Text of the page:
One of the difficulties for the average network operator trying to understand their failure rates and reasons is they just don’t have enough devices, or enough incidents, to make informed observations. If you have a couple of dozen switches, it is often hard to understand how often software defects take a device down versus human error (Mean Time Between Mistakes, or MTBM). As networks become larger, however, more information becomes available, and more interesting observations can be made. A recent paper written in conjunction with Facebook uses information from Facebook’s data center fabrics to make some observations about the rate and severity of different kinds of failures—needless to say, the results are fairly interesting.
To produce the study, the authors took data from Facebook’s ticket logging system over 6 years, from 2011 through 2018. They used language-based systems to classify each event based on severity, kind of remediation, and root cause. Once the events were classified, the researchers plotted and tried to understand the results. For instance, table 2 lists the most common root causes of data center fabric incidents: 17% were maintenance, 13% misconfiguration, 13% hardware, and 12% software defects (bugs).
Given Facebook’s network is completely automated, with a full code review/canary process for validating changes before they are put into production, misconfiguration failures should lower than a manually operated network. That 13% of failures are still accounted for by misconfiguration shows even the best automation program cannot eliminate failures from misconfiguration. This number is also interesting because it implies networks without this degree of automation must have much higher failure rates due to misconfiguration. While the raw number of failures are not given, this seems to provide both an idea of how much improvement automation can create, as well as a sort of “cap” on how much improvement operators can expect by automating.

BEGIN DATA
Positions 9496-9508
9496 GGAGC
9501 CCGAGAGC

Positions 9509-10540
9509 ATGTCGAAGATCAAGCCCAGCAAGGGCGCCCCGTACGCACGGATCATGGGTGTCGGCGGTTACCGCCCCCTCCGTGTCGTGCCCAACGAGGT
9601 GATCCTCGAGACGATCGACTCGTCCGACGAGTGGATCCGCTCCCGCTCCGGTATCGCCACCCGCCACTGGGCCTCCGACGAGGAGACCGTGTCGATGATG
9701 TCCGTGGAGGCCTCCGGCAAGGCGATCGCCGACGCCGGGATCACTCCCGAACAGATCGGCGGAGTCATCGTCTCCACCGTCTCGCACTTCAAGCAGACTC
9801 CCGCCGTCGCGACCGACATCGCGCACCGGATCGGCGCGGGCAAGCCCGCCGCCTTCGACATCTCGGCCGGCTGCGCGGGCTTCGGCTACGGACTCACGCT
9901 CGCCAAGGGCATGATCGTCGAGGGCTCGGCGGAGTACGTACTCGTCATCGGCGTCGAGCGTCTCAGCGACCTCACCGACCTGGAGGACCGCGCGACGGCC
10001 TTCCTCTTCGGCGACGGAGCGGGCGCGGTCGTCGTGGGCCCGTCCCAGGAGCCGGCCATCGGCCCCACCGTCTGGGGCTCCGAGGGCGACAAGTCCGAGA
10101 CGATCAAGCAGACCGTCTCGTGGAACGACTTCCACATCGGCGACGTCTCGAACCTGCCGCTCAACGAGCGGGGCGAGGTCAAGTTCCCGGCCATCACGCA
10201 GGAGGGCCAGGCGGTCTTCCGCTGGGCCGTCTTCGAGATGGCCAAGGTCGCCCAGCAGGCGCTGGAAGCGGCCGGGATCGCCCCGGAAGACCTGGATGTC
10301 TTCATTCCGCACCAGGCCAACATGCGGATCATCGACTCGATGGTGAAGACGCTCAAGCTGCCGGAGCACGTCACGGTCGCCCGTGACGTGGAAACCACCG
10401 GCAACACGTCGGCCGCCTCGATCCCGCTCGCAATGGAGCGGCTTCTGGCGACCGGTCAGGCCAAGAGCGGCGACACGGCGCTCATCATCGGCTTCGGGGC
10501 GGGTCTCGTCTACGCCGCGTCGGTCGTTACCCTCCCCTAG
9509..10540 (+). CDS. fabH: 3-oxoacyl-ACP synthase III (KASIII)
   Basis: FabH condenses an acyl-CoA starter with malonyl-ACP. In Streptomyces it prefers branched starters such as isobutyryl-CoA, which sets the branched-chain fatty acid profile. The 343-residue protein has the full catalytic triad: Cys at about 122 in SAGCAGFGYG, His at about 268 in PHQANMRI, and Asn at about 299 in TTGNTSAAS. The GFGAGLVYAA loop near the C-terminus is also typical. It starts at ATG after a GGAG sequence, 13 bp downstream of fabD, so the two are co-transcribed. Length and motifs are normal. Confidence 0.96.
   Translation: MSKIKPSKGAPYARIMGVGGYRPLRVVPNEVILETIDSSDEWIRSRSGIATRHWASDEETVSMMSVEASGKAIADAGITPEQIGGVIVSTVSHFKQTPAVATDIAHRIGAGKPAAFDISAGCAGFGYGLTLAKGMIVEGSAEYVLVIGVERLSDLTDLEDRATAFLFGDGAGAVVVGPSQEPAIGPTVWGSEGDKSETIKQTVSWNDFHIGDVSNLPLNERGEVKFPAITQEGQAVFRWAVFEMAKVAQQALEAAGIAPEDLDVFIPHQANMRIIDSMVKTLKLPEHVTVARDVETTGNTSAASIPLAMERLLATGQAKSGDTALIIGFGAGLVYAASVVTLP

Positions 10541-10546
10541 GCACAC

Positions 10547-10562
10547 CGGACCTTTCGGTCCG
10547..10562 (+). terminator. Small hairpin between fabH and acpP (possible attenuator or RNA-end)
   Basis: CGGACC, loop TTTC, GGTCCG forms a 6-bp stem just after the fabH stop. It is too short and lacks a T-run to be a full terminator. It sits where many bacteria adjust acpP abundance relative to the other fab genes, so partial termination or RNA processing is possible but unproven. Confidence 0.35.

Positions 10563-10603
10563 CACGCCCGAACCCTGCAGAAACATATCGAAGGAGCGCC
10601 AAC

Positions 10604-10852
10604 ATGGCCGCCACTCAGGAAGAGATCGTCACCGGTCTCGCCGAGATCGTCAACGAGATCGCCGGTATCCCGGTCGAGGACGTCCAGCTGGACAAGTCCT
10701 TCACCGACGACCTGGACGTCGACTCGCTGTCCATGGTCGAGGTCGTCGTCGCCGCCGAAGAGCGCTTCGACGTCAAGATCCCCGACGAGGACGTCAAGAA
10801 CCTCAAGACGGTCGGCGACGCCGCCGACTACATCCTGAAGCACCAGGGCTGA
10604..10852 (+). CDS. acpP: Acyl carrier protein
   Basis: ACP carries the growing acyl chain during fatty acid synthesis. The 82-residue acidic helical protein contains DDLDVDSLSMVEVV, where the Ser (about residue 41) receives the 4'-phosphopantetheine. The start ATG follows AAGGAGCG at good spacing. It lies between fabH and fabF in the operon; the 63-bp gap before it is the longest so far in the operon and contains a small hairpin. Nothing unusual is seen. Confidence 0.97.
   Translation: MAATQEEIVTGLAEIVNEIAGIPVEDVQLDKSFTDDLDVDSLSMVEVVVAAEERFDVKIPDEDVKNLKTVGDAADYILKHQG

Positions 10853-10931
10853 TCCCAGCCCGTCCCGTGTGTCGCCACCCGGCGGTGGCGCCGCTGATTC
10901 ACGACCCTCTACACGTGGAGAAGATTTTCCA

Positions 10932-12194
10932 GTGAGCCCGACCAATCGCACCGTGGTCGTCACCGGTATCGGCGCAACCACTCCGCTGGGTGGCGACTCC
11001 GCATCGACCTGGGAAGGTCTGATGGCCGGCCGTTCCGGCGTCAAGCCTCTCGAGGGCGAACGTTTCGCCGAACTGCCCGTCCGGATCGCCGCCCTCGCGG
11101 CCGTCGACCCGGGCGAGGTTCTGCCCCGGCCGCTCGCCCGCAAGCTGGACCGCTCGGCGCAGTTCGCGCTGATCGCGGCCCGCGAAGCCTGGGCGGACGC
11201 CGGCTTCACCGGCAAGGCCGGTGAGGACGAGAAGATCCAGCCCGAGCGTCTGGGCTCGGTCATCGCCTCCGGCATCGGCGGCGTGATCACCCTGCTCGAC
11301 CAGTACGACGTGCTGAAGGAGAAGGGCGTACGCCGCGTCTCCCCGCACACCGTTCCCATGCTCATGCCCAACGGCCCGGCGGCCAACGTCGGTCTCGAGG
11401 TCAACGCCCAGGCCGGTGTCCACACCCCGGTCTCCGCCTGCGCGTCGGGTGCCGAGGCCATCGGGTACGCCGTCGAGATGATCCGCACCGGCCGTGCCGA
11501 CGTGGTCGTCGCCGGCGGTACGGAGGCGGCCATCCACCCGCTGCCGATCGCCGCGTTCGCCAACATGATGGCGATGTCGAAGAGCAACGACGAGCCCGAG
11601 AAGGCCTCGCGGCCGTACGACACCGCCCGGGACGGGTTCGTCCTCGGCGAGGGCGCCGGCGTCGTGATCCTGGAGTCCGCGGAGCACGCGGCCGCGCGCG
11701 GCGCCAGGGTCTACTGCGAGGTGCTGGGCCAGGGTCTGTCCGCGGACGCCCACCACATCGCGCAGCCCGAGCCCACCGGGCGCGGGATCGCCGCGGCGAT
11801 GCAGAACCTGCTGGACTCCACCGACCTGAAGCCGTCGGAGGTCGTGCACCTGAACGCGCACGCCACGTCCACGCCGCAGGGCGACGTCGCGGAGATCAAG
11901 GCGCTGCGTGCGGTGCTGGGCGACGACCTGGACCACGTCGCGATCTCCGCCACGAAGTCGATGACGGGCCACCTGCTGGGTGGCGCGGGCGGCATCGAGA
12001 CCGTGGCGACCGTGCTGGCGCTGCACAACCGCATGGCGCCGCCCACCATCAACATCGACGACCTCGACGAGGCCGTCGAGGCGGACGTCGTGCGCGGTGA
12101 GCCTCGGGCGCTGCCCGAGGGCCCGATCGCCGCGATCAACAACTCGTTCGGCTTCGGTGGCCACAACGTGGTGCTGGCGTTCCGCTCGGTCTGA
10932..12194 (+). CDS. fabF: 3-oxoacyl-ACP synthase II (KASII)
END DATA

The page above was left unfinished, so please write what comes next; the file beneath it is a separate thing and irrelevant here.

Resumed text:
If misconfiguration causes 13% of all failures, and software defects cause 12%, then 25% of all failures are caused by human error. I don’t know of any other studies of this kind, but 25% sounds about right based on years of experience. Whether this 25% is spread across failures in vendor code and operator configuration, or across operator created code and operator configuration, the percentage of failure seems to remain about the same. It is not likely you can eliminate failures caused by human error, nor are you likely to drive it down more than a couple of percentage points.
Another interesting finding here is larger networks increase the time humans take to resolve incidents. As the size of the network scales up, the MTTR scales up with it. This is intuitive—larger networks tend to have more complex configurations, leading to more time spent trying to chase down and understand a problem. One thing the paper does not discuss, but might be interesting, is how modularization impacts these numbers. Intuitively, containing failures within a module (whether horizontally along topological lines or vertically through virtualization) should decrease the scope in which a network engineer needs to search to find a problem and resolve it. This is, on the other hand, likely to be offset somewhat by the increased complexity and reduction in visibility caused by segmentation—so it’s hard to determine what the overall effect of deeper segmentation in a network might be.
Overall, this is an interesting paper to parse through and understand—there are lots of great insights here for network operators at any scale.